In addition to its generation by means of the NOS system, body stores of nitrate and nitrite may also be increased exogenously through the diet, particularly through the consumption of green leafy vegetables such as lettuce, spinach, rocket, celery, cress, and beetroot, which typically contain over 250 mg (>4 mmol) nitrate per 100 g fresh weight [2, 5, 7]. Ingested inorganic nitrate circulates in the plasma, and a portion (~25 %) is taken up by the salivary glands and concentrated in the saliva [8]. Commensal facultative anaerobic bacteria residing in the crypts on the surface of the tongue reduce nitrate to nitrite [9, 10]. Some of the swallowed nitrite is reduced to NO in the acidic environment of the stomach, but a substantial amount of nitrite enters the systemic circulation, elevating the plasma nitrite concentration ([nitrite]) [11, 12]. Following bolus nitrate ingestion, plasma nitrate concentration ([nitrate]) peaks after 1–2 h and plasma [nitrite] peaks after 2–3 h, after which both gradually fall, arriving back at baseline values after about 24 h [13]. A variety of enzymes and proteins, including deoxyhemoglobin, can subsequently catalyze the one-electron reduction of nitrite to NO in blood and other tissues [1416]. This process is facilitated in conditions of low oxygen availability (ischemia and hypoxia) and low pH [17], enabling NO to be produced where it is most required. Interestingly, these conditions (low partial pressure oxygen and pH) may exist in skeletal muscle during exercise [18].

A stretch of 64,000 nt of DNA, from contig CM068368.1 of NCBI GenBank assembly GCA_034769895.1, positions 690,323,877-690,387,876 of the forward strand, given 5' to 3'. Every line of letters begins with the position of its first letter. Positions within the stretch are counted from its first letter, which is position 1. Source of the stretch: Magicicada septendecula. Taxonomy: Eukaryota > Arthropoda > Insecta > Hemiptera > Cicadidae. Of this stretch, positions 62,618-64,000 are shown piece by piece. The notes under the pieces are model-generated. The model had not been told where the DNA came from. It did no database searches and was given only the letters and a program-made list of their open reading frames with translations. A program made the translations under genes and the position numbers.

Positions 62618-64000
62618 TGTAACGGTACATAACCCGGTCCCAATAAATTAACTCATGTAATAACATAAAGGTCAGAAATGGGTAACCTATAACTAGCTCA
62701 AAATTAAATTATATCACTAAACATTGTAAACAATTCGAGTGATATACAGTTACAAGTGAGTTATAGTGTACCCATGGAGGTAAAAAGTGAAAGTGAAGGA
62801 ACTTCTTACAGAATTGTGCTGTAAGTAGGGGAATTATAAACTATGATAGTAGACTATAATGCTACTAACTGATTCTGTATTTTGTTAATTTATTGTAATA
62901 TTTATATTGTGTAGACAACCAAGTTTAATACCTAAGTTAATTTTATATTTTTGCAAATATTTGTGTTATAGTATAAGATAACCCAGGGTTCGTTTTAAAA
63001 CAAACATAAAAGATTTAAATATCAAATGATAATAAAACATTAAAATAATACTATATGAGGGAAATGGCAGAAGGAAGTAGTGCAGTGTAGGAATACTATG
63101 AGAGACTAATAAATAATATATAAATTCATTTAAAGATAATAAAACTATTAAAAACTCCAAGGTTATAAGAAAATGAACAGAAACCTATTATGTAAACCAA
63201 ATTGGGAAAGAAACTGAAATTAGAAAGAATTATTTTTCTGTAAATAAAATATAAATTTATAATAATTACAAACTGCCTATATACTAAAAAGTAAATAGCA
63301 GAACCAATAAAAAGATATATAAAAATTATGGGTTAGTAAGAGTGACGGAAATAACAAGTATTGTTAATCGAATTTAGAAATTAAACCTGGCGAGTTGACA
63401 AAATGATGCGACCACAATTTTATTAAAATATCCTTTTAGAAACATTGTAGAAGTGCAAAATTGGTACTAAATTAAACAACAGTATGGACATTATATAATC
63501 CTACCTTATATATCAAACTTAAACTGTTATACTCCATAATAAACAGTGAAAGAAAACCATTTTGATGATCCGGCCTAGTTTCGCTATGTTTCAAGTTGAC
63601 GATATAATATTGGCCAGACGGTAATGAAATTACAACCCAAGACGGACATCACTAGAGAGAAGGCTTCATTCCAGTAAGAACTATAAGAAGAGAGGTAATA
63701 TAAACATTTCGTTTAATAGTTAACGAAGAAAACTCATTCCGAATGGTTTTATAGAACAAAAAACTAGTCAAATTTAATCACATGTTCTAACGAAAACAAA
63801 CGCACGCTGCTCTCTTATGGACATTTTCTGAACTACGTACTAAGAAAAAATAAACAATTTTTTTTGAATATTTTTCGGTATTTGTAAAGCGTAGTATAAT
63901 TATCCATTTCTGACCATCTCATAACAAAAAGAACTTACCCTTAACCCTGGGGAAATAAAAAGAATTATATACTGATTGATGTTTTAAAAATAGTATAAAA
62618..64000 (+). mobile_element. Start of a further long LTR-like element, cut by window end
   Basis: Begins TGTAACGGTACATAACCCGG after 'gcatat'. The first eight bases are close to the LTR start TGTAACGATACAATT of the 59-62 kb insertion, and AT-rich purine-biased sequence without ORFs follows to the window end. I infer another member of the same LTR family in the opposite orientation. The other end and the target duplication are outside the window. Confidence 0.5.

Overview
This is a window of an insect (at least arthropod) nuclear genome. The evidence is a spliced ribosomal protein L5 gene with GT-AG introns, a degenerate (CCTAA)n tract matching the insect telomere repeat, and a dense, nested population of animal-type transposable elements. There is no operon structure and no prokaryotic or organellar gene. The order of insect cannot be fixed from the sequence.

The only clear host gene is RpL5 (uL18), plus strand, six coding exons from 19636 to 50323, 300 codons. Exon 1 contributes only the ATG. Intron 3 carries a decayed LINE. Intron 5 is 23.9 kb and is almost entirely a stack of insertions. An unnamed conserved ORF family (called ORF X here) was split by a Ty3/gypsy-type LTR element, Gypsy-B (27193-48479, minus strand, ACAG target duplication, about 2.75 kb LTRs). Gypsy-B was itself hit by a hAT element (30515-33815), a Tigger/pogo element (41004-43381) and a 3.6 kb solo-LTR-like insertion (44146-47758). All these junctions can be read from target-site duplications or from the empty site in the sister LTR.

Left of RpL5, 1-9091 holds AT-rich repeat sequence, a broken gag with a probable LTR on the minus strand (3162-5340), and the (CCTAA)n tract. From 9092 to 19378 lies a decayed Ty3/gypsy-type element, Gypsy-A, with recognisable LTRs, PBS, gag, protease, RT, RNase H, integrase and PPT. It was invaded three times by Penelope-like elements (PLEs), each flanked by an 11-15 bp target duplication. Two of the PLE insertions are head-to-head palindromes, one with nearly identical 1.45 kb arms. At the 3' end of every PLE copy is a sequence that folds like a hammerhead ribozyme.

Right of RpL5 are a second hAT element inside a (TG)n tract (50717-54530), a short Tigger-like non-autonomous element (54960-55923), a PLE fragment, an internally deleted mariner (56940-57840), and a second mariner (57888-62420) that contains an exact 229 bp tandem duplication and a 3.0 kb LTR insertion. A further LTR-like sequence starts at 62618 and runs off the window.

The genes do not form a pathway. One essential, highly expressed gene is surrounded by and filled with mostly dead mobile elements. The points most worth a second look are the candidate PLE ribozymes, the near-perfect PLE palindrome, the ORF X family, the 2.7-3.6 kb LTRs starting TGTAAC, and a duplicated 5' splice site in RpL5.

There is reason to believe that enhancing NO bioavailability by augmenting the nitrate–nitrite–NO pathway may influence muscle function and exercise performance. NO can modulate skeletal muscle function through its role in the regulation of blood flow, contractility, glucose and calcium homeostasis, and mitochondrial respiration and biogenesis [19]. In vivo, NOS inhibition, which would reduce endogenous NO production, increases oxygen consumption (\(\dot{V}{\sc{\text {O}}}_2\)) in dogs [20] and rats [21] and also influences \(\dot{V}{\sc{\text {O}}}_2\) dynamics in horses [22]. In humans, the influence of NOS blockade is more controversial, but there are indications that NO is involved in the regulation of blood flow and \(\dot{V}{\sc{\text {O}}}_2\) [2325]. This raises the possibility that augmenting NO bioavailability might positively influence exercise performance. Indeed, several studies have reported that plasma [nitrite] is positively associated with exercise capacity in humans [2629]. Collectively, these findings raise the possibility that augmenting plasma [nitrite] through dietary nitrate supplementation might have ergogenic effects.